A game Chinese hoopsters are bound to lose

Updated: 2013-08-20 01:12

By Sun Xiaochen and Lei Lei (China Daily)

  Print Mail Large Medium  Small 分享按钮 0

Archaic training system, bureaucratic management cited as cause for failure

Chinese basketball has found itself in hot water after a humiliating loss by the national team at the recent Asian Championship in Manila and reports about management chaos.

The situation is reminding fans of the disgraceful scene in Chinese soccer.

A game Chinese hoopsters are bound to lose

Sun Yue (left) and other members of the Chinese mainland basketball team leave the court after being beaten 96-78 by Chinese Taipei in the FIBA Asia Championship quarterfinals on Aug 9. [ROUELLE UMALI / XINHUA]

Vowing to defend its title in Asia, the national squad ended up with its worst result since 1975, finishing fifth and conceding an unexpected defeat to Chinese Taipei in the quarterfinals.

The game's shrinking talent pool — a result of poor grassroots development — should take the blame, said former NBA all star Yao Ming.

"School basketball and professional basketball are two parallel lines in our country," Yao told China Daily at a recent charity program. "Relying only on resources in the closed State-run system, we can't produce enough talented players at the bottom."

According to the International Basketball Federation, the United States has almost 25 million registered basketball players.

In comparison, China has only 1,000 in national and youth teams registered with the Chinese Basketball Association.

Young people aged 14 to 17 in the US get to play more than 100 organized amateur games a year, while those of the same age in China only get to play 20.

Although youngsters dribbling basketballs are seen everywhere in China, that doesn't necessarily translate into reserves of talent.

"They have very little chance of being drafted into the system," Yao said.

A roster reshuffle, which was supposed to take place after the last Asian Championship in 2011, was postponed twice — at the London Olympics and the Manila tournament — due to the governing body favoring veterans.

Promising young guns like center Wang Zhelin and Li Muhao were cut before the London Games and lost the chance to hone their skills on the bigger stage.

"Lack of experience is always the excuse for cutting them, but how can they gain that experience without playing major events?" renowned basketball commentator Xu Jicheng said.

"It's not the time for Team China to reap results, so why not just keep your hands off and let the youngsters play and grow."

Xu also said the CBA, which relies heavily on foreign players to take leading roles, should take some responsibility because young Chinese players rarely see enough time on the court.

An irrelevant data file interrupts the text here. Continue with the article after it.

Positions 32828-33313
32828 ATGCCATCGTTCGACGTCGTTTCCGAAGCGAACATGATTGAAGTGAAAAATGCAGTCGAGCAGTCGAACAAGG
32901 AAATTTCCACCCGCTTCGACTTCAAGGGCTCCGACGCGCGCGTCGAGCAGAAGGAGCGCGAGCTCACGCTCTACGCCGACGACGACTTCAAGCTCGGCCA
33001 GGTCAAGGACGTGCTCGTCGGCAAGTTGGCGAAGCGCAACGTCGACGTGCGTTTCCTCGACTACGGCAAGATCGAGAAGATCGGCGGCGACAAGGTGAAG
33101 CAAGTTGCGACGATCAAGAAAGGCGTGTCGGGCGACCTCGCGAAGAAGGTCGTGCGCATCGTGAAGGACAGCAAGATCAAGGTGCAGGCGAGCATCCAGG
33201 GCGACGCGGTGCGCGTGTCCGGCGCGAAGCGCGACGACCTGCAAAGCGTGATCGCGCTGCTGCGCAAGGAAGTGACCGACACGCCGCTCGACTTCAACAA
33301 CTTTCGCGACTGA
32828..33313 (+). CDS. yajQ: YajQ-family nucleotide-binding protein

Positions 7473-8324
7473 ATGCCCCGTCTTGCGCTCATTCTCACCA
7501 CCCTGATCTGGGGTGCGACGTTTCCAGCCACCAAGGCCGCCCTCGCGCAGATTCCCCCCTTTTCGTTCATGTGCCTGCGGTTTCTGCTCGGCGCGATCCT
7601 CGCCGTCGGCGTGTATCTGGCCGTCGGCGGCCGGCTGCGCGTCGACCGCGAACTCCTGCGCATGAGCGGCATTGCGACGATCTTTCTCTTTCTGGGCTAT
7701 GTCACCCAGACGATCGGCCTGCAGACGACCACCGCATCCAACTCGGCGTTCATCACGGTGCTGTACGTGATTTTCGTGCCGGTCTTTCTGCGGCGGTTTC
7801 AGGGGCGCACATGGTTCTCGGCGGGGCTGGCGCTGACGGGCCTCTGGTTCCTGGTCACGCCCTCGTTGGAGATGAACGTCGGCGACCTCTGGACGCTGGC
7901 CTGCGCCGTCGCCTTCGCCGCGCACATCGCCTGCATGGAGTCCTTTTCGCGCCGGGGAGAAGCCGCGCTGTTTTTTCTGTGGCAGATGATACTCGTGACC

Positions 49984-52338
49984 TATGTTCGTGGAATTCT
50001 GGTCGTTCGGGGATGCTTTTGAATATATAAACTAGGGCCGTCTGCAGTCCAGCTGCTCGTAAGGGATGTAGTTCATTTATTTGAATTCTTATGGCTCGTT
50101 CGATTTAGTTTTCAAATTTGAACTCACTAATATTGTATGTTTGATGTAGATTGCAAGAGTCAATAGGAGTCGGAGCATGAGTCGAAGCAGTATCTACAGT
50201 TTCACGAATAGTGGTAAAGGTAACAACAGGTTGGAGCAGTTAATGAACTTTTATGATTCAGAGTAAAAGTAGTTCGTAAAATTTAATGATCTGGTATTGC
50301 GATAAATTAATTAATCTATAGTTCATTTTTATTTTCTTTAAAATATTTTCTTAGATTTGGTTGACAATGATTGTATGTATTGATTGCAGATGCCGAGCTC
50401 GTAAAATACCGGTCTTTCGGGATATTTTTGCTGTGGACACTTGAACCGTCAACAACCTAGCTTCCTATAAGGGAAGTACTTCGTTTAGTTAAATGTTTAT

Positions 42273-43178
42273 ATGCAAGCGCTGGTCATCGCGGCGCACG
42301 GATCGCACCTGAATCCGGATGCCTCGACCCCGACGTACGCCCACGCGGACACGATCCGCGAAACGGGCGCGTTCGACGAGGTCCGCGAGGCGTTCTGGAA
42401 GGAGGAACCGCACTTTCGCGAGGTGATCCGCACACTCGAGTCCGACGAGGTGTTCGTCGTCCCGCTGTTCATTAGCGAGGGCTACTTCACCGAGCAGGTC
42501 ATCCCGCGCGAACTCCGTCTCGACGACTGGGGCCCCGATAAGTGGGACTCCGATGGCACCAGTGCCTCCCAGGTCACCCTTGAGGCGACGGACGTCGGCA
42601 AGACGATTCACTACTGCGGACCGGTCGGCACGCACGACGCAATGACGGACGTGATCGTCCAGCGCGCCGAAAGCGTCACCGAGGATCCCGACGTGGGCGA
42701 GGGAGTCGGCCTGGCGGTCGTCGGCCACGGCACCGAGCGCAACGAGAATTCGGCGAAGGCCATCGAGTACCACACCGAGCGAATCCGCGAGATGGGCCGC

Bureaucracy criticized

Fans keep asking: Will the Chinese Basketball Association join its soccer counterpart to be the most reviled sport governing body in the country?

It seems so.

The CBA's bureaucracy and alleged infighting for power has drawn massive criticism from the public.

The latest drama happened on Friday night when national squad coach Panagiotis Giannakis refused to shake hands with CBA Vice-President Hu Jiashi, who brought gifts to see him off before holidays in front of the media.

Hu, in charge of national team affairs, was left embarrassed, which sharply contrasted with his previous public statement that "Giannakis has been working together with the managing staff really well".

A China Youth Daily report on Friday opened fire on Hu, saying he had always interfered in Giannakis' tactics instruction and roster recruitment by urging players to ignore the coach's orders during games. Hu also "installed veterans in the final 12-man lineup without consulting Giannakis".

However, some media reported that Giannakis' furious encounter with Hu was set up.

"Somebody definitely directed the whole thing," Jia Lei, a basketball reporter with sina.com who was at the scene, said on Sunday.

Veteran hoop writer Zhou He with Beijing Youth Daily, who followed the team in Manila, suggested that Xin Lancheng, the CBA chief, was the man pulling the strings. "Xin wanted to pass the buck to Hu while removing the focus of public criticism off himself," Zhou said in his blog.

However, former national coach Bob Donewald didn't buy the allegation. "During my three years, Mr Xin, Mr Hu, and our team leader Zhang Xiong were very, very supportive," Donewald said on his micro blog on Monday.

Neither Xin nor Hu has made further comments on the debate and the national team has been dismissed after a three-day self-assessment meeting, which wasn't open to the media.

Whether the team will retain Giannakis or fire him is yet to be decided, but the 54-year-old said he will be back soon.

"To be able to coach Team China was a big pleasure for me. We had many problems during the games. But the most important is to see how we could work to make the things more positive," he said.

CBA reform urged

Meanwhile, the league's prosperity in recent years failed to trickle through to the national team, which lost all five of its group matches to finish at the bottom at the London Olympics.

Despite decent TV ratings and sponsorship deals lured by high-profile NBA stars, the CBA remains a half-professional league with decision-making power centralized at the association.

In terms of reform, the CBA actually lags behind its soccer counterpart, the Chinese Super League, which established a body of 17 shareholders in 2005 to run the league, said Li Shengxin, a sports management expert at Beijing Sport University.

"The CBA is actually one of the most conservative governing bodies, and the process of making it professional has almost stopped since the end of the 2008 Beijing Olympics," Li said.

Contact the writers at sunxiaochen@chinadaily.com.cn and leilei@chinadaily.com.cn